Whatever happened to block games? Fifteen years ago, Hammer of the Scots was crushing all other starter wargames with woad-stained wood. Then, after a few more releases, it all went quiet. It's all the more mysterious because they're still around, and they're still awesome. Julius Caesar is a fascinating exercise in ancient armies. And it's not alone: carrying the banner into the future is the Holdfast series from Worthington Games.
The march began with World War 2 title Holdfast: Russia. It had all the block game staples. The pieces were chunky bits of wood you could stand on end and face away from your opponent for a simple fog of war effect. You know where the enemy troops are, but not what or how strong until you engage. Blocks rotate on their edges to show current strength and knock steps off each other via a simple d6 based combat system.
In most block games, there's a way to replace some of those lost steps between campaigns. In Holdfast they come from a pool of points, which varies for each side depending on the year and the weather. In a brilliant piece of abstraction, Holdfast uses the same pool for activation and attacking. This makes sense: getting a unit on the road or onto the offensive demands the same men and material as refitting. But it instantly puts the player in a bind: you can attack, or you can hold the line, but it's almost impossible to do both. The result is a high-stakes game of tactical poker, with each player looking to spot and exploit errors as hard as possible.
What made Holdfast: Russia so interesting wasn't the mechanics, but the map. It was small and plain and papery, like wargame maps often are. But it also offered quite extraordinary scope for maneuver. An easy to implement supply line system meant the game was all about keeping units in supply. The Germans could roll into Russia with relative impunity during the early turns. But as the supply lines stretched one way and shortened the other things became more difficult and dangerous. At some point, as the Red Army swelled in strength, they reached a tipping point.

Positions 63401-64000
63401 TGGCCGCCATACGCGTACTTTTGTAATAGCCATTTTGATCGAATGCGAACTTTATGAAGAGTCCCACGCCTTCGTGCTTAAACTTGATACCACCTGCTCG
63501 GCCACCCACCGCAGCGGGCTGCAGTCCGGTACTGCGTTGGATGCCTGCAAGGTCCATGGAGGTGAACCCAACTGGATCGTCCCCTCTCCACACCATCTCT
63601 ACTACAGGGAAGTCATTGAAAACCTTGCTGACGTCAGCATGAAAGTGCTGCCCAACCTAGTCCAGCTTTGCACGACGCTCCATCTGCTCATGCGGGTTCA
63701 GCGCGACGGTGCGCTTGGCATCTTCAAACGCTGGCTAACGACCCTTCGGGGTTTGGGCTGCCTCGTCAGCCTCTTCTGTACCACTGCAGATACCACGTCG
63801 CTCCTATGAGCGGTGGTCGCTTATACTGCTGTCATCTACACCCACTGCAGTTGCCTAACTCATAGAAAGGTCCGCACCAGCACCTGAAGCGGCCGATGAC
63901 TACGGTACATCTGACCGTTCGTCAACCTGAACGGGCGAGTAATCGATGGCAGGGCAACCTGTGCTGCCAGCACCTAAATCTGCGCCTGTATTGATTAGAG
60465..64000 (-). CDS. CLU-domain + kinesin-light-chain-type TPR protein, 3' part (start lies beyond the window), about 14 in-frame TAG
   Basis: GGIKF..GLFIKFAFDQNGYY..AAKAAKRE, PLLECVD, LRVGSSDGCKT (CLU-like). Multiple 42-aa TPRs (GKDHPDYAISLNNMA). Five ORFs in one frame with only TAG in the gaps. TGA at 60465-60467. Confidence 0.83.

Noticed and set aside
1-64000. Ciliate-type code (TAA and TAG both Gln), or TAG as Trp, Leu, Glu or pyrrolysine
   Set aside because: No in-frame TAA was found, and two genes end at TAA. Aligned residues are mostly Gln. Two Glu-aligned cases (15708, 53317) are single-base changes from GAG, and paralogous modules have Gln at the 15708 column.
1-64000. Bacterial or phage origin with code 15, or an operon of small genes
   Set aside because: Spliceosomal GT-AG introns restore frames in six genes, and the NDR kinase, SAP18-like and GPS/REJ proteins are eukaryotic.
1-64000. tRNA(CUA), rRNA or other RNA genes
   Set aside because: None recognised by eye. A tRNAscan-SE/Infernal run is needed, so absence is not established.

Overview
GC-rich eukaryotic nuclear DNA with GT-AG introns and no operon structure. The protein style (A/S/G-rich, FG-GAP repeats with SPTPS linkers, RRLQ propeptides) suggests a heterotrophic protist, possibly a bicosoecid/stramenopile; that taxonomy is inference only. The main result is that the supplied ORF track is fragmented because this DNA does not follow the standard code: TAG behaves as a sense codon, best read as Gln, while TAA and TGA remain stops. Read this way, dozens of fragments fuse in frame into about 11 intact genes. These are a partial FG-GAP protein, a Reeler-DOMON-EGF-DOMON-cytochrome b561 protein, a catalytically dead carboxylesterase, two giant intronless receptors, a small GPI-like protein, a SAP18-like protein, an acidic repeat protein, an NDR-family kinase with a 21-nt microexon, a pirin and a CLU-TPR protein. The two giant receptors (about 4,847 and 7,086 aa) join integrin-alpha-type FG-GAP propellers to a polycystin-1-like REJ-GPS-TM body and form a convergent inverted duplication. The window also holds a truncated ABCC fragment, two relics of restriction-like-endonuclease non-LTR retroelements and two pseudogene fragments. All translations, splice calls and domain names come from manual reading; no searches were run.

It was, in other words, very much like the actual war on the Eastern Front. What many other games spent hours and acres of paper striving for, Holdfast: Russia managed in an evening and four pages of rules. Partly it managed this because of the way the designer stripped out all the baggage. It’s like a scavenger removing everything functional from a burned out car and then using it to rebuild a go-kart. But partly, it also cheated a bit: it only went up to 1942. So, no Kursk, no Fall Blau, no Bagration.
The big draw of this new edition is that these are all now present in the form of new scenarios, and a time track that goes up to 1945. Oh, there's a mounted board too but the graphic design is such an eyesore that it's a bit like sprinkles on a turd. Forget how it looks, and get a feel for how it plays. The whole campaign isn't recommended: it's too long for a game where accessibility is a key draw. The others, though, are excellent. They offer the same fast-fire feel for history while giving the players a slew of new strategic challenges.
Holdfast: Russia was a niche triumph, and deservedly so. In fact, it deserved to break out of its niche and into the mainstream. That didn't happen, perhaps in part because the followup games were of mixed quality. Holdfast: North Africa showed that you can't adapt a system based on maneuver for operations along a narrow strip of habitable coast. Holdfast: Korea was better, but suffered from a turgid endgame where Chinese troops entered the map and slowed things to a crawl.